Intrigued by the new scents, she began opening bottles to smell them.
He entered the castle, following the scents up the back stairwell that Katie alone used to avoid the other Immortals.
The scents of what looked like pizza night taunted her, and she stood peering through the cracked door at the long dinner table.
His body was solid and strong, the sensations of his skin against hers and his scents intoxicating her.
She walked down the alley, nose wrinkling at the scents of trash and stagnant water.
The stables were dark inside, the scent of horse, leather, and hay overwhelming the scents of decay from the rest of Landis.
She slowed until she smelled the scents of dinner.
The women are very fond of strong scents, which are generally oils imported from India and Ceylon.
The scents were real enough and made her realize she hadn't eaten all day.
She nearly leapt past her escort when he entered the banquet hall, the scents of roasted meat and a million other things making her stomach roar.
The air was filled with quiet, serious discussions and with the faint scents of war: sweat and weapons.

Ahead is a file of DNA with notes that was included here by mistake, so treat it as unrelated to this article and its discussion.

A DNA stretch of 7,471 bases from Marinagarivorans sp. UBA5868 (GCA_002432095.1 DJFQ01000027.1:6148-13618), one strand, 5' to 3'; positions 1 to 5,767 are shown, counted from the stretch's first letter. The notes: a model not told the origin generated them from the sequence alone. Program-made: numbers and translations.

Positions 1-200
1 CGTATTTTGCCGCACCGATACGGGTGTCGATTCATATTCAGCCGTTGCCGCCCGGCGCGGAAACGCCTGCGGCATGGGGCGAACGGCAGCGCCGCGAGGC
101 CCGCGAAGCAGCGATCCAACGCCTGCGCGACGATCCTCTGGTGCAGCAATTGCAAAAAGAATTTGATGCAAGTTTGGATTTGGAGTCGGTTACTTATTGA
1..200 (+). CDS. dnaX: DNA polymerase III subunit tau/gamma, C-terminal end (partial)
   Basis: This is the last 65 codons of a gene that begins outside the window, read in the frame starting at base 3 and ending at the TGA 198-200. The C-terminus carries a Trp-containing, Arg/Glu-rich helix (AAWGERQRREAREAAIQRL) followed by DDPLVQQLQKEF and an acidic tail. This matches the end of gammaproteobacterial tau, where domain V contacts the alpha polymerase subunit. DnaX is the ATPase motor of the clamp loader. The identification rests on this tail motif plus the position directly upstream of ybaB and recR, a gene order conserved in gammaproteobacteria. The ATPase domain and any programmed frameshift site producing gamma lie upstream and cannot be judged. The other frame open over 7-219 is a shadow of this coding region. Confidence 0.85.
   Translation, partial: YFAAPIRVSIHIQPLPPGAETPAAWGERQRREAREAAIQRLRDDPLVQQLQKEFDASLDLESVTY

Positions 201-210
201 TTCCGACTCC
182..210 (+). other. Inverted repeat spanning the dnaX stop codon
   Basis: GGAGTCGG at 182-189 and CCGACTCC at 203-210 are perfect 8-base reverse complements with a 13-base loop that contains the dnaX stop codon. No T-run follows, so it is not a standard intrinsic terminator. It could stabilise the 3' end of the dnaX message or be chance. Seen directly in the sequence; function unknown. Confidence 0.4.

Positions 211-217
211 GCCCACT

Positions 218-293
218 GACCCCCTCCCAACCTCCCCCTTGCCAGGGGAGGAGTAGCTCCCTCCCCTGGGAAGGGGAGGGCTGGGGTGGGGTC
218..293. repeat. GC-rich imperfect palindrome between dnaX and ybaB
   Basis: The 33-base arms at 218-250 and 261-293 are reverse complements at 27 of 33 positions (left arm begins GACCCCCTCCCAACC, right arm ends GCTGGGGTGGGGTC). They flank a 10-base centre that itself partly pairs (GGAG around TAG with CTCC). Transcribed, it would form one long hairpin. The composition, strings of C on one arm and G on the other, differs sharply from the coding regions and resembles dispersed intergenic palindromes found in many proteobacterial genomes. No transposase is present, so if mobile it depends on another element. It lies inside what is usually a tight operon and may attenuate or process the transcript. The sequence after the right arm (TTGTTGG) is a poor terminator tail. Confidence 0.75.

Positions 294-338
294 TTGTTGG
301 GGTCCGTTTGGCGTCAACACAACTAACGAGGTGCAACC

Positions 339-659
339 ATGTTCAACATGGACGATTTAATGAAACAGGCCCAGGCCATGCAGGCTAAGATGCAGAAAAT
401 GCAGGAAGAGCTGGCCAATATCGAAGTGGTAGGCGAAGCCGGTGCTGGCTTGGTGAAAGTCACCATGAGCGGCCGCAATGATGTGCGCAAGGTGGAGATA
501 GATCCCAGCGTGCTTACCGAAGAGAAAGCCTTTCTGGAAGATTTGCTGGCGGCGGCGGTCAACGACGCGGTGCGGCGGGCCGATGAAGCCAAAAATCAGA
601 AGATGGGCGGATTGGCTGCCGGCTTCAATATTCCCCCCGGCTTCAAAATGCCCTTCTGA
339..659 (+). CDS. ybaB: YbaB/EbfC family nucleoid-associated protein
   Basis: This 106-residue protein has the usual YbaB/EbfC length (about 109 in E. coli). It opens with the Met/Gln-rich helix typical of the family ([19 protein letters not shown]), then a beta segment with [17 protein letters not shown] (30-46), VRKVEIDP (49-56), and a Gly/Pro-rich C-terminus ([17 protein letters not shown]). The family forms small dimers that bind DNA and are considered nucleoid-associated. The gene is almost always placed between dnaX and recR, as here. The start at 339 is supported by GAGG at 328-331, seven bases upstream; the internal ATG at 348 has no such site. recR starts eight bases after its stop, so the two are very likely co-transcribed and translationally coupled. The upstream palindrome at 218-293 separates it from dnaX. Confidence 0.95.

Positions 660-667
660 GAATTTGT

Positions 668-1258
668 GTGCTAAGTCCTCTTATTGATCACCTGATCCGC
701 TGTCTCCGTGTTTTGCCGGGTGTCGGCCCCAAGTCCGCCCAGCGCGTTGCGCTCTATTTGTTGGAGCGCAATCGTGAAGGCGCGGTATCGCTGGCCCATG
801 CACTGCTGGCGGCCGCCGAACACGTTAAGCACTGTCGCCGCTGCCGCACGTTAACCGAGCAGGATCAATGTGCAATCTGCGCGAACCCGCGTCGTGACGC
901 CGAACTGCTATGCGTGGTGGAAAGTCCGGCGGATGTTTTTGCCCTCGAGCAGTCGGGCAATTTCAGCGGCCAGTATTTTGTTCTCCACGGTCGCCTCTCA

The balmy morning breeze drifting in from the small window was fragrant with the scents of the ocean and bread from the Sanctuary's kitchens.
The sounds and scents of battle were thick in the air, from clanging of metal to cries of the injured to the smell of heated bodies.
Deidre went through another courtyard before the scents of breakfast drew her to the correct one.
The scents of fresh bread and some sort of meat cooking nearly nailed her to the ground as she rounded the corner.
Between the shampoo, perfume, body wash and all the other scents, a vampire could barely get a whiff of the earthy delicious smell that was natural.
Mrs. Watson was already up, and the scents of bacon and eggs reminded Lana how long she'd gone without real food.
2 The "incense" (ketoreth), or "incense of sweet scents" (ketoreth sammim), called, in Ex.
35, "a confection after the art of the apothecary," or rather "a perfume after the art of the perfumer," which was to be regarded as most holy, and the imitation of which was prohibited under the severest penalties, was compounded of four "sweet scents" (sammim),3 namely stacte (nataph), onycha (sheheleth), galbanum (helbenah) and "pure" or "fine" frankincense (lebonah zaccah), pounded together in equal proportions, with (perhaps) an admixture of salt (memullah).
It has a strong musky odour, exceedingly disagreeable to those unaccustomed to it, but "when properly diluted and combined with other scents it produces a very pleasing effect, and possesses a much more floral fragrance than musk, indeed it would be impossible to imitate some flowers without it."
Grass tickled her hands, a chilled wind nipped her neck, and the scents from her vision intensified until she was near gagging.